Elevated uncertainty will persist over the next months. First, it is still unclear whether and how the deconfinement steps will affect the spread of the virus. There is a non-negligible risk of a second wave of infections once measures are partially lifted. Regional spikes of COVID-19 infections after easing of confinement have been observed in China, South Korea and Germany. If these occur on a larger scale, a partial or full reversal of the easing measures may be necessary, at additional economic costs. Close monitoring may facilitate a faster adapation of measures and the management of local outbreaks, but it will also will require some flexibility for businesses to adapt to changing local conditions. Second, while the number of new cases has been on the decline in the European Union for a few weeks, other parts of the world have not seen yet a flattening of the curve. The number of new cases is still close to its peak in the United States; in some emerging economies – such as Brazil, Russia and Middle Eastern countries - the number of new cases is still increasing. The spread of the virus in other parts of the world will continue to impact on EU economies even while European countries are gradually lifting confinement measures, for example through reduced trade.
Deconfinement andstrategies to boost economic recovery remain essential. Despite the progressive deconfinement, uncertainty remains high. Hence, measures to support businesses, employment and consumer confidence are going to remain key to facilitate the recovery. Exit strategies and the speed of lifting lockdown measures must reflect the local developments of the pandemic. At the same time, coordinated action at European level, including exchange of information on spare healthcare capacities, support for testing , research to fight the virus and a coordinated approach for restoring Schengen, can facilitate a gradual but predictable deconfinement and contribute to reviving the single market, which has a key role in supporting the economic recovery. Discussions on the EU recovery fund, which should support a forceful economic rebound, are ongoing.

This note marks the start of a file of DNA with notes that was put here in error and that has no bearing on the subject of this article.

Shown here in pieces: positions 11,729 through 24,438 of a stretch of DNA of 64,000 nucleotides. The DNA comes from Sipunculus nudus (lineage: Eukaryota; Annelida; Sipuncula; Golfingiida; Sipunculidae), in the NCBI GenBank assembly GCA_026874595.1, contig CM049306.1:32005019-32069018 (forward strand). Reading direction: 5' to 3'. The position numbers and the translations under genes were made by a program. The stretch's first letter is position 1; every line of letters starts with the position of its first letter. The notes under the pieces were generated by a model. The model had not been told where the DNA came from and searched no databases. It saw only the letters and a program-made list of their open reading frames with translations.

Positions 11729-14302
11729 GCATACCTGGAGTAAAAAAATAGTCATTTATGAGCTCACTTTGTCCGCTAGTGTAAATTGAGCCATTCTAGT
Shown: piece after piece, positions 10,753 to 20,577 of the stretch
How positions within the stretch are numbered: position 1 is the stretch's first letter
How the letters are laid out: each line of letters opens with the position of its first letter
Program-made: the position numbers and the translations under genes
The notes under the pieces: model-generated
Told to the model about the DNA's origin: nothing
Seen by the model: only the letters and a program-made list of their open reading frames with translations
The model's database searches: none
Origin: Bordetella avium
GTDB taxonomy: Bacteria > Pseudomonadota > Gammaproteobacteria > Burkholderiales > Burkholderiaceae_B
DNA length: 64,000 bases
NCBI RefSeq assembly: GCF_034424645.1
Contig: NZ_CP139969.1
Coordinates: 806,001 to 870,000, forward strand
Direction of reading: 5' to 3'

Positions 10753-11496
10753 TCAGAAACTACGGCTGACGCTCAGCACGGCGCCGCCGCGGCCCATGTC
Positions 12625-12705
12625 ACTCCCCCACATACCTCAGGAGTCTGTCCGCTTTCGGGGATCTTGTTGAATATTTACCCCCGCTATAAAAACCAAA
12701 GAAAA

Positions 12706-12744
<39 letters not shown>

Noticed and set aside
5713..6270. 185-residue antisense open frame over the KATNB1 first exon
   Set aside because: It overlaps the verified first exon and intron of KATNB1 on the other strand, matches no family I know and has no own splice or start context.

3. Price, seasonal and calendar adjusted. Destatis.
4. For example, while confinement strategies of Luxembourg and Germany were similar on many aspects activity stopped for some weeks in Luxembourg but continued in Germany at reduced pace.
5. The share of companies reporting reduction of employment is 22% in Baden-Wuerttemberg and 20% in Bavaria compared to 18% on average. Ifo Business Survey for April 2020.
6. Sweden has not formally imposed a lockdown but relied on voluntary social distancing.
7. Joint Roadmap on lifting containment measures, press release 8 May.
8. In practice, residents in regions in EU countries with comparable (and relatively good) epidemiological situations would be allowed to move first, and only in a second phase would freedom of movement be restored throughout the whole Schengen area and beyond.